I upvoted Nettle Creek's answer, but here is a quick explanation about why latency matters: Piloting a drone is a feedback system with you in the loop. As in any other feedback system, the usual Nyquist stability critera apply. Video latency adds lag in the feedback loop, and the effect is the same as on any other feedback system (you are the opamp): it ...


7

At worst the recording device will saturate (and the camera element may be damaged), but the playback device will only generate an intensity that it is capable of. There is no danger to vision that would not normally be present with the playback device.


7

The width of the HSYNC signal was 6 us, out of spec of 2.8 ... 5.3 us for AD725. The mother circuit had the location to source this signal (as video processor outputs 4.7 max, and prolongation of the pulse was introduced down the circuit), and I reused this signal. Now circuit works properly in both NTSC and PAL mode. Small dot crawling and ripple exists, ...


7

I found the answer to this some time ago, posting it here in the hope it will help others. The reason 1 byte is sent immediately on enabling DMA, is because a DMA request (DRQ) is still active from the last time that TIM8 ran. TIM8 keeps running and raising DRQ signals, even after all the bytes in the buffer have been written and DMA stops. TIM8 is gated ...


6

This 3M cable is available in 7 to 50 twisted pairs. Outer diameter for the 8 pairs is 5.84mm. Available from Digikey, not cheap. The ends shown seem to be untwisted, which often happens during stripping of the isolation. If you want to be sure the cable has enough twists (about 1 full twist every 5cm is nice), ask a sample from 3M. Make sure to check the ...


6

This patent refers to "rabbit ears" as distortions in the video sync pulse. You can see why they're called that from the shape below. http://www.patentgenius.com/image/5374960-2.html


6

You need to have the vertical sync at 60 Hz (minimum), but if you're concerned about the video dot clock speed, you can simply have fewer pixels per horizontal line. Many microcontrollers can generate VGA quite nicely if they have a hardware SPI controller, which can be configured to pump out the pixels, while the H and V sync signals are produced by the ...


6

This is going to be an extremely tedious project to get working. Here's how to do it, though: Sample the composite video signal at 5.5 MHz (the bandwidth of composite video) using a high-bandwidth ADC. Look for the line sync pulse. Once you've got that, you have a line of video in your buffer. Looking in your buffer, find the colorburst section of the ...


6

This is why VGA displays didn't happen until long after the Z80. Block graphics with sprites, or 1 bit per pixel monochrome graphics, or character ROM based display modes were the order of the day. Sometimes you could switch modes between them. Using character ROMs, the ASCII character code provided most of the address into ROM, with (scan line mod 10) ...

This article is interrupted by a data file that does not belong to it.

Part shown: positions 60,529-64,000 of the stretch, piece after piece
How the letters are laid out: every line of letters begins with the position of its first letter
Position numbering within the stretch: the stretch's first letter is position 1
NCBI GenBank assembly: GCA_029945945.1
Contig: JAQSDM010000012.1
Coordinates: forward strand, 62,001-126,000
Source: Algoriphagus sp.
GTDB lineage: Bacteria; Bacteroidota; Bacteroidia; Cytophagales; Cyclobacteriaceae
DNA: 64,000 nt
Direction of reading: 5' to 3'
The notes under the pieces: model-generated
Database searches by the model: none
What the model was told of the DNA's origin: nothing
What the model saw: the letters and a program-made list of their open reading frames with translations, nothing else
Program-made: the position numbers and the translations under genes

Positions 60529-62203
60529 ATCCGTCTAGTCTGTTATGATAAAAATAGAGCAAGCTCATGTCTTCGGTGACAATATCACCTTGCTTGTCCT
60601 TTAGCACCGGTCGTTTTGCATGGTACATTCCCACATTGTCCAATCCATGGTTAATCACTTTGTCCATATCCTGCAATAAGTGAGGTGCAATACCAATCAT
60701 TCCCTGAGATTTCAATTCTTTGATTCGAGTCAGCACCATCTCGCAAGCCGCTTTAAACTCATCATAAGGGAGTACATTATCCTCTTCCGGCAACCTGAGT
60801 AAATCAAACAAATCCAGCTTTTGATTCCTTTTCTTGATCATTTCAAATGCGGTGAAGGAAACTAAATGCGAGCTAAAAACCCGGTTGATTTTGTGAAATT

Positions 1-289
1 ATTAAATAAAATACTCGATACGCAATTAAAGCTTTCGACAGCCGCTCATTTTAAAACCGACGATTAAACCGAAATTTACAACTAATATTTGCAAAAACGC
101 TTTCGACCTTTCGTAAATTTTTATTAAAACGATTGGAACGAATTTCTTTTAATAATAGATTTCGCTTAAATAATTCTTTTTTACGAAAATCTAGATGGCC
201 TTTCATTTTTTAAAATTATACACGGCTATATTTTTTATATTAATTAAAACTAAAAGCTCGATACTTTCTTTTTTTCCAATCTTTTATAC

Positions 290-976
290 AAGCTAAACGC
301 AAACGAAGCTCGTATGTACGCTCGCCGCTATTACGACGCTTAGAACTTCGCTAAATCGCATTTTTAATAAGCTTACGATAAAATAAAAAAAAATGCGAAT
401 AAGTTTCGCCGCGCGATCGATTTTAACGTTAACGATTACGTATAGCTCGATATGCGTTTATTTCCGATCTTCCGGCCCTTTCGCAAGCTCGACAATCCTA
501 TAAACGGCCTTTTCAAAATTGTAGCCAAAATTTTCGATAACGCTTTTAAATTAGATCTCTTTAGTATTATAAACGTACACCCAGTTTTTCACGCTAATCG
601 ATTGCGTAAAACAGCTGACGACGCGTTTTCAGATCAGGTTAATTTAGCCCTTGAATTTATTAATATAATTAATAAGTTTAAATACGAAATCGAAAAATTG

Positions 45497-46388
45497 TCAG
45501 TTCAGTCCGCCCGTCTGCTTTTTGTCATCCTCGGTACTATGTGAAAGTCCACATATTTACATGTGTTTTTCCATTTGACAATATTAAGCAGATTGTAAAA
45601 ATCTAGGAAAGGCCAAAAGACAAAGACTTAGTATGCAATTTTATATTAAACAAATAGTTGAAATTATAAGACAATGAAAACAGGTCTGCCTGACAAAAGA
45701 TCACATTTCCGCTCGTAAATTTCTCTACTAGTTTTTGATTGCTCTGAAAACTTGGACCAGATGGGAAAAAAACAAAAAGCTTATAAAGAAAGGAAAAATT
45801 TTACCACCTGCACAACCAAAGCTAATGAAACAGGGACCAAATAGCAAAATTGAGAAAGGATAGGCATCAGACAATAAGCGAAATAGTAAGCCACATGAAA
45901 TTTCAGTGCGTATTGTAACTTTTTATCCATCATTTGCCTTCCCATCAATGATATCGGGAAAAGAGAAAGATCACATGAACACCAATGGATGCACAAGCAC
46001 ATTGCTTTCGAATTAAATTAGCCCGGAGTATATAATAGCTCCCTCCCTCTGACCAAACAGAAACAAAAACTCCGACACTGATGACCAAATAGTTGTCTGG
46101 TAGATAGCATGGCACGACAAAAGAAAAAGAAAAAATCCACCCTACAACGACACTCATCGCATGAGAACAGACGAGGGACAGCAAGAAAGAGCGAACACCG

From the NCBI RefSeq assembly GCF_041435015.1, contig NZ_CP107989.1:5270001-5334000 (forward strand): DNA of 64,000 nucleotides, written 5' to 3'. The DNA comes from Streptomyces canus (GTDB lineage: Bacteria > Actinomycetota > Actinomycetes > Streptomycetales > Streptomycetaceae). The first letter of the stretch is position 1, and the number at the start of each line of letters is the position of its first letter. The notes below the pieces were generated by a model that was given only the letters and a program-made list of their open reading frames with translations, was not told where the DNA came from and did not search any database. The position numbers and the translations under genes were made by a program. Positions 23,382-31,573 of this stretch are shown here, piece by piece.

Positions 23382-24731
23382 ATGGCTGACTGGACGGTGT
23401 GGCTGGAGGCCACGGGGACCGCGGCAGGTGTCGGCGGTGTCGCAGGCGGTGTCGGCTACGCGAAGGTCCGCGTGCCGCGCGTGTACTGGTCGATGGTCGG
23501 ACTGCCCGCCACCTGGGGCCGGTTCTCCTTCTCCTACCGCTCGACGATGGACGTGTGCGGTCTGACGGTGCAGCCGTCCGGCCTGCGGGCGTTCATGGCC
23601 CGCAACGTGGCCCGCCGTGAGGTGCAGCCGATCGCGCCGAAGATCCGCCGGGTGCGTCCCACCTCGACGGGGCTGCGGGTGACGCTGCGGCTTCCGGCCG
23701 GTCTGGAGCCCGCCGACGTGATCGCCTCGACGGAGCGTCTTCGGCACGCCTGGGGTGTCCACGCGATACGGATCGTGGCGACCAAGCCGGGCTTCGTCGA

6

If you are interested in how digital video is sent there are a number of current standards which are relevant. As you mention VGA it is worth focusing on digital signalling designed to work between device and screen, rather than broadcast standards. Right now there are three standards for consumer devices and each has an excellent Wikipedia article: DVI, ...


6

Since you're using fairly low frequencies, this will be straightforward but tedious. What you'll need to do is to divide each channel into 3 segments - left,horizontal center and right, and bottom, vertical center and top. Then feed the 9 combinations (permutations, actually) to your 9 monitors. You make the 6 segments using op amps. Let's say, just for ...


6

Because the video is baseband. That means that it is NOT modulated onto a VHF or UHF carrier. You are asking to take the audio modulated onto a HF carrier and combine it with the baseband video signal. And then to demodulate the audio back into baseband at the other end of the cable. That has the deadly combination of costing more, plus being lower quality. ...


5

Even LCD monitors will not look as good as normal if you try to do the vertical refresh rate at 30Hz. Do be aware that LCD monitors do not have a memory that remembers all the screen display pixels from one vertical frame to the next. Instead the monitor will require a continuous flow of video data in order to see a persistent active screen image.


5

A simple solution could be a blinking LED in the video. If the perspective is static the LED could be in the scene, otherwise some (fixed) position in the frame. You trigger the LED and log this event with the datalogger. Then use something like simpleCV (OpenCV vs. Matlab vs. SimpleCV) to detect the blinking event, thus you know the significat frame numbers....


5

EDID is used, among other things, to query the monitor for the timings it would like. It isn't used to transmit any video information. I guess it's been so long that no one remembers, but VGA monitors back in the day had adjustments for the image location on the CRT. You could move it left or right, up or down, or scale it horizontally or vertically. More ...